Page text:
therefore was the Aramaic word used by Jesus? MISEI, of
                        course, is "hate" and was used to translate the Aramaic  סנא  SANA. The word
                        in Aramaic, however, is an idiom meaning "to set aside." The saying
                        was originally to SET ASIDE your mother, father, brothers, sisters, etc and
                        this was in keeping with past and current Jewish thought when a boy went off
                        under the direction of a rabbi.  This is what Paul meant (Acts 22:3) by
                        ἀνατεθραμμένος δὲ ἐν τῇ πόλει ταύτῃ παρὰ τοὺς πόδας Γαμαλιὴλ
                        “raised up in the city at the feet of Gamaliel.”.

                        Of the various forms of Aramaic interference in NT Greek, the Aramaism of
                        idiomatic mistranslation is common. So do we fix them in a translation or
                        do we let readers continue to wonder why Jesus would hate Mary and Joseph
                        and James, Joses, Jude and Simon and his two or more sisters?  This is the
                        dilemma.

                        I am grateful, however, that 1st century Aramaic..a very idiomatic
                        language...did NOT have the idiom "Let's hit the road." Had Jesus said that,
                        today there would be a bunch of people out on I-10 slapping on the tarmac and being
                        flattened by 18-wheelers.

                        Yes, there are passages in the Bible which cannot be understood without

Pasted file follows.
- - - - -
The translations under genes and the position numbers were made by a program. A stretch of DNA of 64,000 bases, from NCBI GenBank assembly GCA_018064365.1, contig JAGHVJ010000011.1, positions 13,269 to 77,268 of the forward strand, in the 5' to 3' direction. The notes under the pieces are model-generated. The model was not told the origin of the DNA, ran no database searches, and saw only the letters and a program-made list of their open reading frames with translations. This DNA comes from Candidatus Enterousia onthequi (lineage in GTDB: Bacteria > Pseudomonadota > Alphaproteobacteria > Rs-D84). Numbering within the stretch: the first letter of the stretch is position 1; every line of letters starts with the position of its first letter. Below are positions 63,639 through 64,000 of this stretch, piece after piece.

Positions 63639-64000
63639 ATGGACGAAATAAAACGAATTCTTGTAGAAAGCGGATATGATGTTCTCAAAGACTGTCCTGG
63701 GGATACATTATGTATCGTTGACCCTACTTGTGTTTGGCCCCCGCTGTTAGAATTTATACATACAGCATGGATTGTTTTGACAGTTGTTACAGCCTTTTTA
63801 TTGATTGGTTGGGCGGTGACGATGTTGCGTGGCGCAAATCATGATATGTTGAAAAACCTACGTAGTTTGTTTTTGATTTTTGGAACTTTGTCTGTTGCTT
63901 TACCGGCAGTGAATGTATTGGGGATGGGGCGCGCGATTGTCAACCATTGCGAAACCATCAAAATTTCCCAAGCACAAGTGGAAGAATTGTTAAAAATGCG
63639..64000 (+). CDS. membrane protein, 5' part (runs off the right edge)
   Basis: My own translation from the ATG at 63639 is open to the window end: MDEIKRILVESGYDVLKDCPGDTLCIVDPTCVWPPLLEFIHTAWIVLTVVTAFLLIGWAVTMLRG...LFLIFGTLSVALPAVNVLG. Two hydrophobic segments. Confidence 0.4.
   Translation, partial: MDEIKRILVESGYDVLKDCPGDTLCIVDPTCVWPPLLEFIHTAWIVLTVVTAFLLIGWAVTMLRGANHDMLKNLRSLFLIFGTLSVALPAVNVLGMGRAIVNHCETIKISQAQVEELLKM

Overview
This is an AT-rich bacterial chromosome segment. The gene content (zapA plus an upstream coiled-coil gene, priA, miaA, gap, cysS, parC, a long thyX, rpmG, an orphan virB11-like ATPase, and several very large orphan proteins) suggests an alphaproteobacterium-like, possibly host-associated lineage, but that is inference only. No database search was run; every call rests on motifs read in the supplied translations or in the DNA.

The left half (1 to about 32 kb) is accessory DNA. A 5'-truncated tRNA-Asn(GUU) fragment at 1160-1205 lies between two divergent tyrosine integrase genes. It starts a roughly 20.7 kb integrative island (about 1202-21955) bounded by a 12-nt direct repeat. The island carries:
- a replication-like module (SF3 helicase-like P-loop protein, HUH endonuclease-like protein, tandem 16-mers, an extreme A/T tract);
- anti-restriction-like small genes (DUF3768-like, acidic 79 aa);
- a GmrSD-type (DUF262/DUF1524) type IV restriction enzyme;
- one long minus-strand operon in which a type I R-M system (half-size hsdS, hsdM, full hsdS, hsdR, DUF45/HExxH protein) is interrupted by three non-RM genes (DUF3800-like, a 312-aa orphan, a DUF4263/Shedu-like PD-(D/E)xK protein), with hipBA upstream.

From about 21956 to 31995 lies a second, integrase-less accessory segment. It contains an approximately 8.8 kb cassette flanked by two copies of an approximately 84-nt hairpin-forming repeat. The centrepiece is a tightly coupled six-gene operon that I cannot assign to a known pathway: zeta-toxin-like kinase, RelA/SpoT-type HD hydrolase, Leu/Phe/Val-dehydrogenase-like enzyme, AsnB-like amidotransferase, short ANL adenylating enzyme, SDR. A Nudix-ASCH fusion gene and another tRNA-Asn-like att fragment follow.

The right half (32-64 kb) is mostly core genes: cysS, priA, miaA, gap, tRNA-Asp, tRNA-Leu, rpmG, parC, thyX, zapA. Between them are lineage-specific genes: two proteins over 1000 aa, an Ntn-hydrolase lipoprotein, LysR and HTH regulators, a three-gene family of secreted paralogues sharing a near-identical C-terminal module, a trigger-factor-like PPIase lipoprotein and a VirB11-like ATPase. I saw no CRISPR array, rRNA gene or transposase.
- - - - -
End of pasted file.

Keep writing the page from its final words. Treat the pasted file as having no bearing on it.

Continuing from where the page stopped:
grounding in the languages, and more difficult, the culture. The issue is whether the
                        awkward translations affect doctrine in a serious manner.
                        The idiom in Greek translation at 16:18 is the best proof text for this.
                        ὄφεις ἀροῦσιν κἂν θανάσιμόν τι πίωσιν οὐ μὴ αὐτοὺς βλάψει "They shall take
                        up serpents; and if they drink any deadly thing, it shall not hurt them" In
                        Aramaic:
                        וחוותא נשׁקלון ואן סמא דמותא נשׁתון לא נהר אנון
                        Phonetically (Judean Aramaic)
                        wa'xawawatha nashqlun win samma d'mawtha yishtun, la yahhar innon
                        Would the idiom  וחוותא נשׁקלון  wa'xawawatha nashqlun
                        "handling serpents" for engaging in a difficult or dangerous enterprise
                        cause not-too-bright people to pass rattlesnakes around in Sunday school?
                        Would the Aramaic idiom samo neshTON "drink poison" for taking in bad
                        teachings cause people to drink arsenic in church? Naaaah! <g>.


                        I think the translations should be verbal and where there is an understanding of idiom where that idiom is universal such as ὅτι ἐξέστη  “He is beside himself” (Mark 3:21) to so note it in a footnote (They thought Jesus was one brick short of a load).
                         
                        Merry Christmas everyone
                        חנוכה שמח
                        Καλά Χριστούγεννα
                        聖誕快樂
                         
                        Jack
                      • Mike Grondin
                        ... No, I don t think that does it. It s not gender exactly, since none of the translations eliminate or limit the word woman . But with respect to the word